The notion or principle of the action film has faded to the same degree that the Western did many decades ago. Fleets of high-budget superhero fistfights and interconnected cinematic universes have somewhat drowned out the notion of what an action film is or should be, and I imagine that even the most devoted of Marvel or DC fans have a hard time validating their respective franchise entries as being action films (from my perspective, they are really more akin to simple, tropey, enjoyable character "dramas").

Gone are the days of stars like Sylvester Stallone, Jean-Claude Van Damme, and Arnold Schwarzenegger cranking out numerous new, albeit unoriginal beat-em-ups manufactured to preserve a general sense of machismo within Hollywood. Instead, in their place exists several, overly-complex networks and webs of interconnected yet seemingly-identical films that are driven and marketed on the basis of IP and franchise fame rather than that of their leading star or director.

I find the study of the modern American action film to be an incredibly interesting one because it does, in many ways, mirror the timeline of the American western. The 21st century has undoubtedly been one of the most interesting times in American history, and any historians down the line will have archives of cultural and artistic oddities from the present era to peruse. As such, the influence that the cinematic universe has had over the blockbuster canon is one that engenders curiosity. It would be ignorant to claim that American action films are not made anymore--indeed, the 2010s saw the eruption of the John Wick franchise, alongside masterful new entries in long-running series such as Mad Max and Mission: Impossible, in addition to a myriad of original low-budget and mid-budget blockbusters like Looper or Baby Driver--however, there is a staggering lack of original material within the genre. Many of the best action films of the past decade have been new entries in pre-existing franchises, and the ever-changing film industry has made it difficult for smaller directors to seek funding for their more down-to-earth flicks.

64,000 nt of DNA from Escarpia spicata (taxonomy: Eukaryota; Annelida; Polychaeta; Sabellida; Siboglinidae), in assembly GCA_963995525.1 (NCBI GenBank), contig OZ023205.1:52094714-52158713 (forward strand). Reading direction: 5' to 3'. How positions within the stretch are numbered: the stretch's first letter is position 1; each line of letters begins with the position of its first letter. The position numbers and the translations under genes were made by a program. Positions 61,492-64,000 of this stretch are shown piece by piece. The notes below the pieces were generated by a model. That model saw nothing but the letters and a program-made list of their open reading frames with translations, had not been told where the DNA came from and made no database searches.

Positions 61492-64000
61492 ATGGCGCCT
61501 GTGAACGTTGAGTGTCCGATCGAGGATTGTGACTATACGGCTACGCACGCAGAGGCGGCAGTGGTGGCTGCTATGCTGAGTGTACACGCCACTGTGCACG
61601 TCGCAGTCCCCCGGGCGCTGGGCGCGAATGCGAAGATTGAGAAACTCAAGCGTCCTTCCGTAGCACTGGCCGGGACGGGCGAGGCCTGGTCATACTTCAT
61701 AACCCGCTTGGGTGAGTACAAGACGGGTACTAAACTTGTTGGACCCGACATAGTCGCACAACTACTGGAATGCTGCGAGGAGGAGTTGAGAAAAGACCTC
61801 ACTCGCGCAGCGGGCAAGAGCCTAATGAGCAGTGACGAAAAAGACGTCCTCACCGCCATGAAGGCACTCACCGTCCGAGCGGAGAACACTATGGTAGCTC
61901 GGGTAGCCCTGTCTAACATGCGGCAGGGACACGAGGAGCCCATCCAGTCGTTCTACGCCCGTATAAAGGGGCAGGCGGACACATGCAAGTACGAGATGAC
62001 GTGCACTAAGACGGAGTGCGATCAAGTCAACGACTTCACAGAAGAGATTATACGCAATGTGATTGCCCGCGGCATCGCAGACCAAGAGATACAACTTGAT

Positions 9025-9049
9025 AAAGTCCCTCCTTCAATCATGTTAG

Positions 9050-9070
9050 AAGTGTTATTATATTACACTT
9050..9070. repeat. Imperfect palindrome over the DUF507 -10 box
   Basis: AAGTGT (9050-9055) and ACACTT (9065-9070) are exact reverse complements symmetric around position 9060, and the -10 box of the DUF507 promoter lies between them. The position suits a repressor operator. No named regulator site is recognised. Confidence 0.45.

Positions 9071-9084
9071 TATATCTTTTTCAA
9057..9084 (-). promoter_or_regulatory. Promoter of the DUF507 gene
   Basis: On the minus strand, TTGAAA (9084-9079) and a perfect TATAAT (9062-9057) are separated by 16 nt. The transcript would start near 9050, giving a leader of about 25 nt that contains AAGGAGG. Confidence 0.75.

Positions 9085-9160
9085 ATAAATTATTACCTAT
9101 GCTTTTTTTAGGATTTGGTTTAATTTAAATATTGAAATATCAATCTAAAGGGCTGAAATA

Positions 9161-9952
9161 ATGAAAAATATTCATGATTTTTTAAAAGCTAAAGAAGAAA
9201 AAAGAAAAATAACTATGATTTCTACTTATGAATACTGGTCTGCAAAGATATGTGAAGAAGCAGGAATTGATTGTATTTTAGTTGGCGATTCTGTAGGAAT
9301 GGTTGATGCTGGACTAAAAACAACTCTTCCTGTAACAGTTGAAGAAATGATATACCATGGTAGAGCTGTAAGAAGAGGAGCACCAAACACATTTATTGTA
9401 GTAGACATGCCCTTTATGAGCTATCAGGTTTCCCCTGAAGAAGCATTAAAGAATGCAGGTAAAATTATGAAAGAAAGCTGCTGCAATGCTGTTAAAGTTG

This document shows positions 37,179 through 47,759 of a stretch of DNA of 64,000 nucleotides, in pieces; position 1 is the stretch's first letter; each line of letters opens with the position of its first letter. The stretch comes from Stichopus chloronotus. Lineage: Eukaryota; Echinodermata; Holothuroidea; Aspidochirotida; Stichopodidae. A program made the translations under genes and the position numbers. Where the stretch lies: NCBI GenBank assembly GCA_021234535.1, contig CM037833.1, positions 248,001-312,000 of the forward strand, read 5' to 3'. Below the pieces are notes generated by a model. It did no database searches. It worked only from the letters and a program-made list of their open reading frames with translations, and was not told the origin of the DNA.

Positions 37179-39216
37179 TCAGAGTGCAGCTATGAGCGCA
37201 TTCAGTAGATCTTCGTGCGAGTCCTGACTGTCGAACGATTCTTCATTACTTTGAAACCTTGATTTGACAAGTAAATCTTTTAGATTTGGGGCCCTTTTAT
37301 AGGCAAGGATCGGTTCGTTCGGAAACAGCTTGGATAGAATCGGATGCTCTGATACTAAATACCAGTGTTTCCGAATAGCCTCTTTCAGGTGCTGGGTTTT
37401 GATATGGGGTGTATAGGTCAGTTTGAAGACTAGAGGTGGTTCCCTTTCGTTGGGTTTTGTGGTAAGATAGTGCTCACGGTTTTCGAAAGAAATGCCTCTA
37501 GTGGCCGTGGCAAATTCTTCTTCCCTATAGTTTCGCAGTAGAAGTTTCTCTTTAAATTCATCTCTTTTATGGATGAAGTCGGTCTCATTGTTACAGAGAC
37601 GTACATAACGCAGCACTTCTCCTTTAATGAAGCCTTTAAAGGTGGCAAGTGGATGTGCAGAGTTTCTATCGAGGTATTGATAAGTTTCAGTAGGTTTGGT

Christopher Nolan is a filmmaker that I am constantly confounded by for many reasons due to his extremely strange yet particular approach to filmmaking. Besides The Dark Knight trilogy, Nolan only ever puts out original work, yet that doesn't ever hamper his ability to broach the mainstream film canon. The name Christopher Nolan is a household name, with his films routinely scoring extraordinarily high outings at the box office. Despite lacking in Academy appeal, his work has scooped up dozens of Oscar nominations. Each new film of his is watched by nearly anyone who watches film, from the most casual viewer of new releases to the most devoted curator of rare and international cinema. His work does not transcend genre conventions, rather, it transcends genre audiences.

Nolan's style as a storyteller is particularly noteworthy. His attention to detail and meticulous attitudes towards screenwriting are unlike most other action directors. Even his tendencies towards meticulousness stray greatly from that commonly seen in the writing of his ilk. Nolan effectively takes on a role opposite to that of a writer like Tom Clancy. While Clancy was obsessed with the machinations of military warfare, firearms, and vehicles, using his typewriter to painstakingly encapsulate the way a bullet would shrug its way through the magazine and barrel of a semi-automatic rifle, Nolan does not care for the individual details of a grease monkey or jarhead's cinematic wet dream. I would not dispute the degree of slog that Nolan ties into his dialogue, but his fascinations with detailed automata lie in those of the scientific realm.